In this post, we’re looking at a great way to scrutinise your text, some commons errors and few pet peeves that can let your extract down.

No Place to Hide – Paragraph Swap Around

UV Founder and Author Sara Grant suggests reading your extract out of order. First switch the pages around and read them out of order. Next read the paragraphs out of order.

“It’s surprising what you’ll find when you scrutinize pages and then paragraphs out of context and individually,” she says. “You start considering if every line, word and punctuation mark is correct. Also you may spot words, phrases or ideas you overuse reading in this mixed-up fashion.”

Just make sure your paragraphs are in the right order when you submit.

Find-and-Replace Mistakes

Rosie Best (UV 2012)

Author and Working Partner’s editor, Rosie Best, warns about the sort of errors that come with using ‘find-and-replace’ on the manuscript. “We all use it,” Rosie says, “But you need to check the results for consistency.”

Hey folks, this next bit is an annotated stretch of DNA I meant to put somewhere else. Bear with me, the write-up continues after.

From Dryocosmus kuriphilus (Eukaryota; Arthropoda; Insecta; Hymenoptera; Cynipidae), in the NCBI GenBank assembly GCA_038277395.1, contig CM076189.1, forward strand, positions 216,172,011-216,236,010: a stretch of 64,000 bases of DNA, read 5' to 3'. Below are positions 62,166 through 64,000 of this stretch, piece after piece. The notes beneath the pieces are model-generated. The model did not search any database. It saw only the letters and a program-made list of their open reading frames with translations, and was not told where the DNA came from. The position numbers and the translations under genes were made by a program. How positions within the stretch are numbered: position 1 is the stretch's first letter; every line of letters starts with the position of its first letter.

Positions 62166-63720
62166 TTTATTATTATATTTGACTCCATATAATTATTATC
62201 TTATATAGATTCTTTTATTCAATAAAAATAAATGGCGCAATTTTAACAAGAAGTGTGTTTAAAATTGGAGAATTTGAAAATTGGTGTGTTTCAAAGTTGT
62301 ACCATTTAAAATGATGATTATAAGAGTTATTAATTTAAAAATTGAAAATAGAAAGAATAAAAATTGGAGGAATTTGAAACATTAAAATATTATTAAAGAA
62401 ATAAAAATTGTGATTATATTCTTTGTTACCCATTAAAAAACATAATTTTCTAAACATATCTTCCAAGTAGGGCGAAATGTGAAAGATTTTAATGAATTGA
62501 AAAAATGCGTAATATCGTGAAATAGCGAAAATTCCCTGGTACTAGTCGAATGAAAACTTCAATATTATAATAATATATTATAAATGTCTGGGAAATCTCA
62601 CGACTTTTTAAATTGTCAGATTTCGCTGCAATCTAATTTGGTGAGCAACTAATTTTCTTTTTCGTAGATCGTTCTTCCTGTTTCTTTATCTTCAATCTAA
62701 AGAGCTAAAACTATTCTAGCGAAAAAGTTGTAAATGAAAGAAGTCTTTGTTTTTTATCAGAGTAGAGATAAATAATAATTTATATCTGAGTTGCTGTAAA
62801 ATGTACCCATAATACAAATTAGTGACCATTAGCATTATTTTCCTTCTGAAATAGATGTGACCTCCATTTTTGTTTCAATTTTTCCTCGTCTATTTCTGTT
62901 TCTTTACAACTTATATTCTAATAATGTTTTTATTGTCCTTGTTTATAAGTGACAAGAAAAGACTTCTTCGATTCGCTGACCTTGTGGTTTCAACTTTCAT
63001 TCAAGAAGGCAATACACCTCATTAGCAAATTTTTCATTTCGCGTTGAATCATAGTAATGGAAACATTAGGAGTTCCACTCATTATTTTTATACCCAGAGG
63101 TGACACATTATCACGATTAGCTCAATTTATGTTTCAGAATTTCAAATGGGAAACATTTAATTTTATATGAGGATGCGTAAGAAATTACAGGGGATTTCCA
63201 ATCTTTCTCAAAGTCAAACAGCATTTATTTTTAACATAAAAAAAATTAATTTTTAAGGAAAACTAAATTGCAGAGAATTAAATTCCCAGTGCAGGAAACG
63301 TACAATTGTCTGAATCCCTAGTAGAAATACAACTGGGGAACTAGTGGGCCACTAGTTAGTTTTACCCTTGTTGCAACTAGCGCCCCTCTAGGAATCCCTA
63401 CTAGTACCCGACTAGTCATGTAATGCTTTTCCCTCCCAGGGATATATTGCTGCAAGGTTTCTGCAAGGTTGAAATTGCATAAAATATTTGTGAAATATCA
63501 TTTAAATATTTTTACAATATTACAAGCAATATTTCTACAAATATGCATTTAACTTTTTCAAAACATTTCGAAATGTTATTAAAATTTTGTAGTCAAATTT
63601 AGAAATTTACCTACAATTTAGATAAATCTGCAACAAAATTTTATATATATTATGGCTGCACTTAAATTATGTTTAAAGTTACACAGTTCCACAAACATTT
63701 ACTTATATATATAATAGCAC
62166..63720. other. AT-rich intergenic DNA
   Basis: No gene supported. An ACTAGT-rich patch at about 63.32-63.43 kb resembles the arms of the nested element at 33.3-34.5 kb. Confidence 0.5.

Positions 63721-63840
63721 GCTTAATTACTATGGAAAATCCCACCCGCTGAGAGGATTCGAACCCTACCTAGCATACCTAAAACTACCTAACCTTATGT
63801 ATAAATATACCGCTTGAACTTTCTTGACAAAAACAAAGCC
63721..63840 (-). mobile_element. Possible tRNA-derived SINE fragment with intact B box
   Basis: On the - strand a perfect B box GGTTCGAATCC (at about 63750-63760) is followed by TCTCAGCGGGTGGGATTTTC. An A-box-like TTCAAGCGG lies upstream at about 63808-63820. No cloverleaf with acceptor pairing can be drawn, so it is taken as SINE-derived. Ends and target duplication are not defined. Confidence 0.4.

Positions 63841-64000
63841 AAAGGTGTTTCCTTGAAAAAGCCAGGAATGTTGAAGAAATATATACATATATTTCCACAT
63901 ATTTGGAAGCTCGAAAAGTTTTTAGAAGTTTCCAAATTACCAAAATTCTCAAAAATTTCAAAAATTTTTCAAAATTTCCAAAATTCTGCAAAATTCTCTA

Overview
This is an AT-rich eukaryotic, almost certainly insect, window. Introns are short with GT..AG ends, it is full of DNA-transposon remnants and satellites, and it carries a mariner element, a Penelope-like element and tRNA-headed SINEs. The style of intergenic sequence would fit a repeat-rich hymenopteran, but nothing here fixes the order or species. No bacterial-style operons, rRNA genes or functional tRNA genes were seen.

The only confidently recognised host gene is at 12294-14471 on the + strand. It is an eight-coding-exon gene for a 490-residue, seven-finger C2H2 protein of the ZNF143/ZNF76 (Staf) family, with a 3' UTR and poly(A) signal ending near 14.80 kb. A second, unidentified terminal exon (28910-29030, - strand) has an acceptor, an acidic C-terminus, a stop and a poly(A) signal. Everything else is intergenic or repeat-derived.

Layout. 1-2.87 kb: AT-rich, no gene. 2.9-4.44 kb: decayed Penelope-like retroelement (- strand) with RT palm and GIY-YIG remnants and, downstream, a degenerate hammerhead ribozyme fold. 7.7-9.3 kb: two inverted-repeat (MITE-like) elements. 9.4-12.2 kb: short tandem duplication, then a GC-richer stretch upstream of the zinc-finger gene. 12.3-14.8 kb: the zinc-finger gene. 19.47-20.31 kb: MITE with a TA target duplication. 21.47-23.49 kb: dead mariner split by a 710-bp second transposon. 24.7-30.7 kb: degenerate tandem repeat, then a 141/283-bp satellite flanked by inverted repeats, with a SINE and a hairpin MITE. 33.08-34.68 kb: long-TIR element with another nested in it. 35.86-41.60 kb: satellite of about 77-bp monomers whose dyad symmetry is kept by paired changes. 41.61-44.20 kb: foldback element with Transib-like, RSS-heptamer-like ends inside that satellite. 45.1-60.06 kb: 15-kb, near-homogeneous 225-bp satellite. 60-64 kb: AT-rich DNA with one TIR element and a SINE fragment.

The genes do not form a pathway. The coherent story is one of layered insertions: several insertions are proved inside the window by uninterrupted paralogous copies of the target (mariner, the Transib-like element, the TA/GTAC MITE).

Make sure find-and-replace has caught every version of the word – some find-and-replace software misses out possessive versions of words, or where a different grammatical agreement has been used.

“A common error is when find-and-replace makes a change inside another word entirely. If you’ve changed a character name from Rose to Emily, you may end up with a sentence like this ‘in the morning, Ben aEmily from his bed’.”

“Also double check that you’ve also deleted any obsolete references that may be left over from previous drafts,” Rosie adds. “It can be surprising how many can survive repeated edits.”